Ernest Barnsley

 

Ernest Barnsley(1863-1926), was a former architectural pupil in London of John Dando Sedding (1838-91), second master of The Art Workers' Guild, formed in 1884 to promote 'the Unity of all Aesthetic Arts', and to establish a return to honest simplicity in design. Although Sedding died in 1891 his influence on Barnsley, both during his lifetime and afterwards, through his writing, must have been significant:

 

'Because the old gardens are what they are - beautiful yesterday, beautiful today and beautiful always - we do well to turn to them, not to copy their exact lines, nor to limit ourselves to the range of their ornament and effects, but to glean hints for our garden-enterprise today, to drink of their spirit, to gain impulsion from them. As often as not, the forgotten field proves the richest of pastures.'

 

Ernest Barnsley together with his younger brother Sidney (1865-1926) and Ernest Gimson (1864-1919), a group of three architects, settled at Sapperton in 1894. Known as the Sapperton Group, they led a school of art and architecture, reviving the Arts and Crafts in the Cotswolds. Patronised by Earl Bathurst in 1902-3, the three men built or converted houses for themselves in Sapperton. Sedding disliked casual eighteenth century landscape gardening, and proposed a return to architecture in the layout of gardens, advocating walling and hedging in an attack on Arcadianism and defence of the Jacobean.

 

When Barnsley created first Upper Dorval, and later Rodmarton Manor, the teaching of his former master must have remained strongly in his mind.Fortunate in his commission in 1909 to design both house and garden together on a new site, Barnsley took full advantage of the opportunity. The Rodmarton estate was owned from 1894 by Claud Biddulph (1871-1954), and following his marriage to Margaret Howard (1880-1970) in 1906, he decided to build a substantial new house which they wished to excel architecturally and to 'provide employment to many people and be a focal point for the village'.

 

In choosing their architect, the Biddulphs studied books including Small Country Houses of Today, edited by Lawrence Weaver, in which the first house featured was Upper Dorval. Speaking of the Sapperton Group, he writes: 'For though the members of the little coterie to which he (Ernest Barnsley) belongs have built themselves new houses, and, by their introduction of local industries have added to the life and importance of Sapperton, all has been done with a full appreciation of the past and a desire to infuse its spirit into the present.' Sapperton being only four miles from Rodmarton, the Biddulphs found there in Ernest Barnsley a local architect who was both recommended and accustomed to working in local Cotswold stone.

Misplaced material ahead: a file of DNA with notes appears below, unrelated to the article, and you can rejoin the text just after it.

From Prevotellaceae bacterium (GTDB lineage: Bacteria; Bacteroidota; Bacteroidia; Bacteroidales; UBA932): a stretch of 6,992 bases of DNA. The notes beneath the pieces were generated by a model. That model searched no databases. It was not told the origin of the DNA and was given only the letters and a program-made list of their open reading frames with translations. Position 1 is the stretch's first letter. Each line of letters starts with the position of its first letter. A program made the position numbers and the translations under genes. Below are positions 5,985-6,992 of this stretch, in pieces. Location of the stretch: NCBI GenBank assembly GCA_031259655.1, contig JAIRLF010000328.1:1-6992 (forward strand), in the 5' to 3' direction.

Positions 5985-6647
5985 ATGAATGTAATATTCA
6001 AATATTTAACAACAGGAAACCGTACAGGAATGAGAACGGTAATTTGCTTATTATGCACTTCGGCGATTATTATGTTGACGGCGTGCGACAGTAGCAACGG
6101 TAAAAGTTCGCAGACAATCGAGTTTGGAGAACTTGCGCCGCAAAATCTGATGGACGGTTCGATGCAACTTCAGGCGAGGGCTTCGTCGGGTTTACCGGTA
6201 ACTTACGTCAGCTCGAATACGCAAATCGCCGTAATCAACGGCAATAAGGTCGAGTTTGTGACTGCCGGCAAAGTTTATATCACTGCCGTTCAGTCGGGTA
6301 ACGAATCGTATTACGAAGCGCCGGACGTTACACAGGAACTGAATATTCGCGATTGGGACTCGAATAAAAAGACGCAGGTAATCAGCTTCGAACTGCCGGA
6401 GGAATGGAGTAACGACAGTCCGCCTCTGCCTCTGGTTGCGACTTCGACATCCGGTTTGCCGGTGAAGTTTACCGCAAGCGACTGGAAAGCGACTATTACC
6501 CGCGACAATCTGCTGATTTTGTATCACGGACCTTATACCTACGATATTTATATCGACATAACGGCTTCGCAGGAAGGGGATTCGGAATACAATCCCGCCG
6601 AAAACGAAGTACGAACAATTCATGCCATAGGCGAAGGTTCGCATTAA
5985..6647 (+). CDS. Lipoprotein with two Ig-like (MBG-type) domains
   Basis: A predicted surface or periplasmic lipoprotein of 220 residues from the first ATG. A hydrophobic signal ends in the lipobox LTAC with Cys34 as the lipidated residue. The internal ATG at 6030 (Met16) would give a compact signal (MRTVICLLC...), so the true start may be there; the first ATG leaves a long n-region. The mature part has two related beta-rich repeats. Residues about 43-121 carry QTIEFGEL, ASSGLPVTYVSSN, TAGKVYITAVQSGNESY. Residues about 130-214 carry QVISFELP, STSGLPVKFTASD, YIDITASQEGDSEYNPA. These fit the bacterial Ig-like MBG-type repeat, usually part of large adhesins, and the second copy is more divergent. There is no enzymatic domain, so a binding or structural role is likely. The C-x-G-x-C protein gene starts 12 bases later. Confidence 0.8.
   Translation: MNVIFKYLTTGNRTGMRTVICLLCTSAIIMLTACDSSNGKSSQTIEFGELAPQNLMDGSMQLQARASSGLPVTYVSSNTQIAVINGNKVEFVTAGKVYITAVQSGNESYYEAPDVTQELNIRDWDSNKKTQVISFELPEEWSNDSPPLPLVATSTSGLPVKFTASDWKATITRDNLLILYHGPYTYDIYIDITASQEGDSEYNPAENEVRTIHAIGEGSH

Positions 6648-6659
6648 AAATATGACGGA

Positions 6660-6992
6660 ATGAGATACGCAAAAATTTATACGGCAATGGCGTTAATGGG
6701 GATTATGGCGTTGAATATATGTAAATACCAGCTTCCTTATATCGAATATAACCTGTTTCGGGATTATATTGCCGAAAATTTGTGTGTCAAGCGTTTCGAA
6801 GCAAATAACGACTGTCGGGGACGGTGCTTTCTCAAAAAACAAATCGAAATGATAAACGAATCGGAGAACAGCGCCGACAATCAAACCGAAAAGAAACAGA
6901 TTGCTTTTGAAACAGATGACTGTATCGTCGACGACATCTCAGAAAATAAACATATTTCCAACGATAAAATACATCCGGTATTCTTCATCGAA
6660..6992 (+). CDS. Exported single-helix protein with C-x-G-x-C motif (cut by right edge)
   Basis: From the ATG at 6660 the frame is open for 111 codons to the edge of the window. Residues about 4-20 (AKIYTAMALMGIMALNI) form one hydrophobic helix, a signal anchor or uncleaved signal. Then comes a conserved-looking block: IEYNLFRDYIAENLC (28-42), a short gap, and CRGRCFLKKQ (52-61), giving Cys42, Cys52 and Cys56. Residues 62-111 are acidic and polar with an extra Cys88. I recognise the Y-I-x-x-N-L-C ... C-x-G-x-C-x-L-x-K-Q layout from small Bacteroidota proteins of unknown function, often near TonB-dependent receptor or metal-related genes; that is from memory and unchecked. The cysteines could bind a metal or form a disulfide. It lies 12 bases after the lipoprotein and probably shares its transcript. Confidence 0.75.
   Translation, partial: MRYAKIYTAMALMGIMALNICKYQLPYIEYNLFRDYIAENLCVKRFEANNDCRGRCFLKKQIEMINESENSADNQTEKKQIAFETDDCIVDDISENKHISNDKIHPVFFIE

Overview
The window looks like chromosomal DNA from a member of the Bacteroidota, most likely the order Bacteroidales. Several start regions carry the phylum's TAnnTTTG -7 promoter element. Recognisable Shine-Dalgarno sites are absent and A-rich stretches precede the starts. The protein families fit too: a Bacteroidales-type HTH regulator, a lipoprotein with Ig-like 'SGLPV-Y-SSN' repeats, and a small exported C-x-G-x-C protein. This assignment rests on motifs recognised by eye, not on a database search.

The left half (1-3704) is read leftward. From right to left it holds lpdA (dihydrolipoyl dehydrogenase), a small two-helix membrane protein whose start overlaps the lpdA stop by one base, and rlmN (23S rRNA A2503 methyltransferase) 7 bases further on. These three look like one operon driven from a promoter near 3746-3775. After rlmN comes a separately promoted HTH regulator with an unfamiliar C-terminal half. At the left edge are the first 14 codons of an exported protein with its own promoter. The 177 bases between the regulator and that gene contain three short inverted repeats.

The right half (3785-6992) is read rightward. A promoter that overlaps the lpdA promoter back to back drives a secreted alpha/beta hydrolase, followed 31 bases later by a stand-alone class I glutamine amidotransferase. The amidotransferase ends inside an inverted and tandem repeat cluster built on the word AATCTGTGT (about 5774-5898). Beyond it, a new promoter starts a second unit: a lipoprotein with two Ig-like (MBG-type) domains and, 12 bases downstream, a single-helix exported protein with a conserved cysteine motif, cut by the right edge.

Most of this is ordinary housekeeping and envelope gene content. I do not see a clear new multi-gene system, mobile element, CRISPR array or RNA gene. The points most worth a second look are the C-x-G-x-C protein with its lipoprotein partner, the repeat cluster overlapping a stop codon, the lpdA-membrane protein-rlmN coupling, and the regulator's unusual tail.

The Biddulphs' social aim of providing employment for the villagers, by using as many labour intensive, hand-crafted methods as possible, conformed to Ernest Barnsley's Arts and Crafts ideals.

 

Verses from Oliver Goldsmith's narrative poem, 'The Deserted Village' (1770), chosen by Margaret Biddulph are on the wall by the chapel:

 

Ill fares the land, to hastening ills a prey,

Where wealth accumulates, and men decay:

Princes and lords may flourish, or may fade;

A breath can make them, as a breath has made;

But a bold peasantry, their country's pride,

When once destroy'd, can never be supplied.

 

Barnsley was fortunate that his clients' ideals coincided with his own, and that he was therefore given a free hand at Rodmarton. The new house was built on a level farmland site away from the village. Although the entire project took twenty years to complete, from 1909 to 1929, the house was substantially complete by 1913, and the Biddulphs moved in 1915. The resulting house and garden, which remains largely unaltered today, has been described as 'the epitome of the ideals of the Cotswold Arts and Crafts movement'.

Rodmarton Manor


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